Scientists Discover A Way To Overcome Checkpoint Blockade Resistance
Immunotherapy is a kind of cancer treatment that reprograms the patient’s immune system to target the tumor. This cutting-edge strategy has had a substantial influence on cancer therapy and has already resulted in instances of long-term remission.
Nevertheless, a large number of patients still either do not react to immunotherapy or, if they do, the benefits are often short-lived. This emphasizes the need of understanding the processes behind malignancies’ resistance to this kind of treatment.
Scientists have discovered a strategy to break down the resilience of mice with neuroendocrine pancreatic cancer in a new research.
The immunotherapy known as checkpoint blockade, in which the patient is given a drug (a checkpoint inhibitor) that blocks proteins that typically prevent immune responses from being too strong but can also prevent immune cells (T cells) from killing cancer cells, is very ineffective against this cancer.
The Ludwig Institute for Cancer Research, the Lausanne University Hospital (CHUV), the Swiss Institute for Bioinformatics, Roche, and the Douglas Hanahan group at EPFL’s Swiss Institute for Experimental Cancer Research collaborated on the work.
Scientists looked at an immunocytokine, which is a type of engineered protein-antibody fusion that is used more and more in immunotherapy.
They concentrated on the Roche-developed bispecific immunocytokine PD1-IL2v, which may home into tumors and activate killer T cells to destroy the cancer cells that are causing tumor development.
The immune checkpoint inhibitor anti-PD-L1 and immunocytokine PD1-IL2v were coupled by the researchers to increase anti-tumor immunity against immunotherapy-resistant malignancies.
“[PD1-IL2v] is even more effective when combined with an immune checkpoint inhibitor, anti-PD-L1,” according to the authors.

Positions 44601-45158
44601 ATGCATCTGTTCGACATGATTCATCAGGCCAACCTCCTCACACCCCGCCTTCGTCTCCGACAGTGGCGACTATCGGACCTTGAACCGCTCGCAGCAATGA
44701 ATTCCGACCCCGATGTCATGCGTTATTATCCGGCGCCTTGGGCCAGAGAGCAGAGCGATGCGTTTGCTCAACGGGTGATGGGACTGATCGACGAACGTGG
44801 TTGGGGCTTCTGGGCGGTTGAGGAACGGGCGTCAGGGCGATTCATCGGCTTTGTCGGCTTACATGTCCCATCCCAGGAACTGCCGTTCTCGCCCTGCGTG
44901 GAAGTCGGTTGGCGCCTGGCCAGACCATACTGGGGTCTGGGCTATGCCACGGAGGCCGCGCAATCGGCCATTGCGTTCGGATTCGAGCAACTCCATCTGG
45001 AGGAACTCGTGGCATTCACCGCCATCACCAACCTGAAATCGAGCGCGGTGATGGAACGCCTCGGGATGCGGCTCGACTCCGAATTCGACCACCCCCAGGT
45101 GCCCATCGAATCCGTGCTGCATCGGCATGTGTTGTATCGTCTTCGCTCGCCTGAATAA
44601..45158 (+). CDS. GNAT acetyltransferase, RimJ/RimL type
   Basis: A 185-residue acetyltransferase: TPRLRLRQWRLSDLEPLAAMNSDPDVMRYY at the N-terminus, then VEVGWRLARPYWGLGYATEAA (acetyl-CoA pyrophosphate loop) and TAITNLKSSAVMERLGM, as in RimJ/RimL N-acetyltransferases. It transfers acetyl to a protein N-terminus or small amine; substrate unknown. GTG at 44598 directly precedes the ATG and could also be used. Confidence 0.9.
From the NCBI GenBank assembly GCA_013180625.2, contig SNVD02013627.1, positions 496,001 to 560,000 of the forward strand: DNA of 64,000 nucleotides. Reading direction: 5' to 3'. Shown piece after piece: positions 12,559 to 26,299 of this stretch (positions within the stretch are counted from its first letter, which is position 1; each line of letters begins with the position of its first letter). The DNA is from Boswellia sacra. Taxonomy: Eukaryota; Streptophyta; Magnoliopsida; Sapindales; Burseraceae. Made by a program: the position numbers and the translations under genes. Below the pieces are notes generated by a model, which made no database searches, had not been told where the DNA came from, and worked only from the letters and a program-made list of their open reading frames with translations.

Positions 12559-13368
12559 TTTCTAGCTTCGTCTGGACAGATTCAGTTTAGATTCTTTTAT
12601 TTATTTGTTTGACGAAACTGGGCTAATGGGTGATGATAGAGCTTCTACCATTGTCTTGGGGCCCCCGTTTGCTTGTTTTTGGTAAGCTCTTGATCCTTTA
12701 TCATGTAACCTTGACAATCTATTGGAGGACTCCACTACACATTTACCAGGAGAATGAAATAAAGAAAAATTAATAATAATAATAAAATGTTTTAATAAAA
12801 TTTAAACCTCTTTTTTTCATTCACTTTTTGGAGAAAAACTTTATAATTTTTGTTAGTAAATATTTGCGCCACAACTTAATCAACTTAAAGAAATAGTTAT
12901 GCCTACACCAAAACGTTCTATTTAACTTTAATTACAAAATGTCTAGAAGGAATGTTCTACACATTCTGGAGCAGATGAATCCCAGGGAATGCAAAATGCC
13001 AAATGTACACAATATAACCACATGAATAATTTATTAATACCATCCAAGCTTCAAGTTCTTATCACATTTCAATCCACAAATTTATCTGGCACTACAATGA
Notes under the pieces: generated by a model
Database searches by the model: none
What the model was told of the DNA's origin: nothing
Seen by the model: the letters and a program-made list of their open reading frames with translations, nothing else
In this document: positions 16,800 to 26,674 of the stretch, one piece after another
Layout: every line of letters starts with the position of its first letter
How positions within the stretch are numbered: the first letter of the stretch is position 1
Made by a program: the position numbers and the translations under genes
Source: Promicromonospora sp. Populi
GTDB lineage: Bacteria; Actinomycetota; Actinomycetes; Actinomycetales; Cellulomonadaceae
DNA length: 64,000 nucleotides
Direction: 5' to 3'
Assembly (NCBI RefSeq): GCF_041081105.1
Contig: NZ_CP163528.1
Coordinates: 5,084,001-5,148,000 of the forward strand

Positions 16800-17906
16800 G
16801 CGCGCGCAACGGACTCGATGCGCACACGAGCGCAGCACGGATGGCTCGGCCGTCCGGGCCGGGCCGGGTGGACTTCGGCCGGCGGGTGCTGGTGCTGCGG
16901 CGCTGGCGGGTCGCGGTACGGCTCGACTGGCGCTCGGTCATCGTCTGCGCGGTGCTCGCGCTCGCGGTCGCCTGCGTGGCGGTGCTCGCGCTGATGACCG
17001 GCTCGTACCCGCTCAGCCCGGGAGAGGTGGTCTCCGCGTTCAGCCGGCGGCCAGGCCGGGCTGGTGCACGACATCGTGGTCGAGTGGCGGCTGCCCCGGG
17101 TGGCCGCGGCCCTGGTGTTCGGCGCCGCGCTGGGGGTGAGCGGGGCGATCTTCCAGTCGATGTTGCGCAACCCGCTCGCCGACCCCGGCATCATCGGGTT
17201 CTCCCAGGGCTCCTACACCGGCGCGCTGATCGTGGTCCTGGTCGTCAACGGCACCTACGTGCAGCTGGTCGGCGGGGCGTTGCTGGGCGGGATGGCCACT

“PD1-IL2v induces stronger and more specific expansion of anti-tumor T cells compared to conventional anti-PD-1 therapy by stimulating a specific subtype of T cells, whereas anti-PD-L1 targets and disrupts barriers erected in the tumor microenvironment, namely pro-tumoral macrophages and tumor vasculature, which collaborate to counteract the anti-tumor immunity.”
When the two molecules were put together, it helped mice with tumors live longer and had a longer-lasting therapeutic effect than the bispecific immunocytokine alone.
The combination improved the effectiveness of therapy by reprogramming immunosuppressing macrophages and blood vessels in the tumor. This made it easier for immune cells to “detect” the cancer.
According to Douglas Hanahan, “This innovative immunotherapeutic combination sensitizes immunotherapy-resistant tumors infiltrated with PD-1+ stem-like T cells, which have recently been found to be important for sustaining efficacious anti-tumor immune responses, leading to tumor destruction with consequent survival benefit.”
In the end, he says, “these provocative results present a rationale for clinical trials aimed to evaluate the combination therapy of PD1-IL2v and anti-PD-L1, perhaps initially in immunotherapy-resistant cancer patients with T cell infiltrated tumors.”
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